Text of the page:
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Hyperoxaluria in idiopathic calcium nephrolithiasis--what are the limits?

Abstract

OBJECTIVE

The object of this study was to investigate the role for measurement of 24-h renal oxalate excretion in the evaluation of idiopathic calcium stone formers.

MATERIALS AND METHODS

Renal excretion rates of oxalate and creatinine were measured in 24-h urines in 46 consecutive male recurrent idiopathic calcium stone formers and 61 healthy males. Furthermore, day-to-day variation in renal oxalate excretion in 10 male recurrent stone formers and 10 healthy males were evaluated by measuring 24-h oxalate excretion on 5 different days in each individual. Concentrations of oxalate in urine were measured using an enzymatic method without ascorbate interference.

RESULTS

The cumulative frequency distribution curves of 24-h renal oxalate excretion rates of stone formers and controls were congruent, and there were no statistically significant differences in oxalate excretion rates between stone formers and controls. Mean 24-h oxalate excretion (95%-confidence intervals) was 0.22 (0.18-0.25) mmol and 0.21 (0.18-0.24) mmol in stone formers and controls, respectively (p = 0.9). The day-to-day variation study did not reveal any differences in renal oxalate excretion pattern between stone formers and controls, and the presence of intermittent hyperoxaluria could not be confirmed. The oxalate excretion rates were generally low.

CONCLUSION

In our region, there appear to be no differences in 24-h renal excretion rates of oxalate between male recurrent idiopathic calcium stone formers and healthy males, and the syndrome of mild hyperoxaluric calcium nephrolithiasis could not be identified in our population of idiopathic stone formers. Hence, a limit of abnormal oxalate excretion that distinguishes an idiopathic stone former from a non-stone former could not be defined in our population. Therefore, the value of routine measurement of urinary oxalate in idiopathic urolithiasis is difficult to accept, and cannot be recommended.

Authors+Show Affiliations

Department of Urology, Odense University Hospital, Denmark. palle.osther@dadlnet.dk

Source

MeSH

Case-Control Studies
Creatinine
Humans
Hyperoxaluria
Kidney Calculi
Male

Pub Type(s)

Journal Article
Research Support, Non-U.S. Gov't

Language

eng

PubMed ID

10636575

Citation

Osther, P J.. "Hyperoxaluria in Idiopathic Calcium Nephrolithiasis--what Are the Limits?" Scandinavian Journal of Urology and Nephrology, vol. 33, no. 6, 1999, pp. 368-71.
Osther PJ. Hyperoxaluria in idiopathic calcium nephrolithiasis--what are the limits? Scand J Urol Nephrol. 1999;33(6):368-71.
Osther, P. J. (1999). Hyperoxaluria in idiopathic calcium nephrolithiasis--what are the limits? Scandinavian Journal of Urology and Nephrology, 33(6), pp. 368-71.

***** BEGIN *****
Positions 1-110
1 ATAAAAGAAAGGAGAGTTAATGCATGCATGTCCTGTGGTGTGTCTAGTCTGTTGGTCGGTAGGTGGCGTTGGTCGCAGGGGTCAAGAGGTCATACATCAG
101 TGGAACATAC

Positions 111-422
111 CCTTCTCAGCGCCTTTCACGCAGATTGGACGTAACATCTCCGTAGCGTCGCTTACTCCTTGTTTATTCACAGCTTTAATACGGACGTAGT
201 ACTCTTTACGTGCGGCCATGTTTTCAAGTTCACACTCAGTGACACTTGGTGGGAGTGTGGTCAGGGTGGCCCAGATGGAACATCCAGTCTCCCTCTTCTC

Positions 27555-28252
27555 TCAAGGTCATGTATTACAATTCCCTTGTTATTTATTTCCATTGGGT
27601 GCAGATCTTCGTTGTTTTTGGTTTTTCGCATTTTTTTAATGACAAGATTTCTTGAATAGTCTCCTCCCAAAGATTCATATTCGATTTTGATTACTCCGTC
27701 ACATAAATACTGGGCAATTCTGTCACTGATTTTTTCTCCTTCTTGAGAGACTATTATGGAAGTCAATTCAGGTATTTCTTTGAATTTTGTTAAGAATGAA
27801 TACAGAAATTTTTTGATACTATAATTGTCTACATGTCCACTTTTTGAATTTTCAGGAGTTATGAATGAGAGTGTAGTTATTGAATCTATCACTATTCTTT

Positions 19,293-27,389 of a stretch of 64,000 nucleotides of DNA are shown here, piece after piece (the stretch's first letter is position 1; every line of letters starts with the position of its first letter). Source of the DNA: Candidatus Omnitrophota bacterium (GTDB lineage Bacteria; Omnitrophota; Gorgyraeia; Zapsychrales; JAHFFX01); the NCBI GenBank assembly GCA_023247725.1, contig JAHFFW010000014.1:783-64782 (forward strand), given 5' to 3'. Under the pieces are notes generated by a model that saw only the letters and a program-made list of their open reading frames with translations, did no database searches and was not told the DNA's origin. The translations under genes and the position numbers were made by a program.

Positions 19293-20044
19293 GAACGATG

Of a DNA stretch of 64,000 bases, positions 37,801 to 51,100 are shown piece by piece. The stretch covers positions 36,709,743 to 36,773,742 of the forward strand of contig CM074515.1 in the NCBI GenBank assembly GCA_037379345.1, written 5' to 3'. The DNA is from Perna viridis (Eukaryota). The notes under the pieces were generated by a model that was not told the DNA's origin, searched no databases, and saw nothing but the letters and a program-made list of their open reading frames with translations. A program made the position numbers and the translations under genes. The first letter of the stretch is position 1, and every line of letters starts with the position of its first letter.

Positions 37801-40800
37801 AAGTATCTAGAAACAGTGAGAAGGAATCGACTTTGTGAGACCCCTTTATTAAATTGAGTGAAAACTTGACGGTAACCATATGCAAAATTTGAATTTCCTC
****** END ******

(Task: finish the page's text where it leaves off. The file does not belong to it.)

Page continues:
Osther PJ. Hyperoxaluria in Idiopathic Calcium Nephrolithiasis--what Are the Limits. Scand J Urol Nephrol. 1999;33(6):368-71. PubMed PMID: 10636575.
* Article titles in AMA citation format should be in sentence-case
TY - JOUR T1 - Hyperoxaluria in idiopathic calcium nephrolithiasis--what are the limits? A1 - Osther,P J, PY - 2000/1/15/pubmed PY - 2000/1/15/medline PY - 2000/1/15/entrez SP - 368 EP - 71 JF - Scandinavian journal of urology and nephrology JO - Scand. J. Urol. Nephrol. VL - 33 IS - 6 N2 - OBJECTIVE: The object of this study was to investigate the role for measurement of 24-h renal oxalate excretion in the evaluation of idiopathic calcium stone formers. MATERIALS AND METHODS: Renal excretion rates of oxalate and creatinine were measured in 24-h urines in 46 consecutive male recurrent idiopathic calcium stone formers and 61 healthy males. Furthermore, day-to-day variation in renal oxalate excretion in 10 male recurrent stone formers and 10 healthy males were evaluated by measuring 24-h oxalate excretion on 5 different days in each individual. Concentrations of oxalate in urine were measured using an enzymatic method without ascorbate interference. RESULTS: The cumulative frequency distribution curves of 24-h renal oxalate excretion rates of stone formers and controls were congruent, and there were no statistically significant differences in oxalate excretion rates between stone formers and controls. Mean 24-h oxalate excretion (95%-confidence intervals) was 0.22 (0.18-0.25) mmol and 0.21 (0.18-0.24) mmol in stone formers and controls, respectively (p = 0.9). The day-to-day variation study did not reveal any differences in renal oxalate excretion pattern between stone formers and controls, and the presence of intermittent hyperoxaluria could not be confirmed. The oxalate excretion rates were generally low. CONCLUSION: In our region, there appear to be no differences in 24-h renal excretion rates of oxalate between male recurrent idiopathic calcium stone formers and healthy males, and the syndrome of mild hyperoxaluric calcium nephrolithiasis could not be identified in our population of idiopathic stone formers. Hence, a limit of abnormal oxalate excretion that distinguishes an idiopathic stone former from a non-stone former could not be defined in our population. Therefore, the value of routine measurement of urinary oxalate in idiopathic urolithiasis is difficult to accept, and cannot be recommended. SN - 0036-5599 UR - https://www.unboundmedicine.com/medline/citation/10636575/Hyperoxaluria_in_idiopathic_calcium_nephrolithiasis__what_are_the_limits L2 - http://www.diseaseinfosearch.org/result/3587 DB - PRIME DP - Unbound Medicine ER -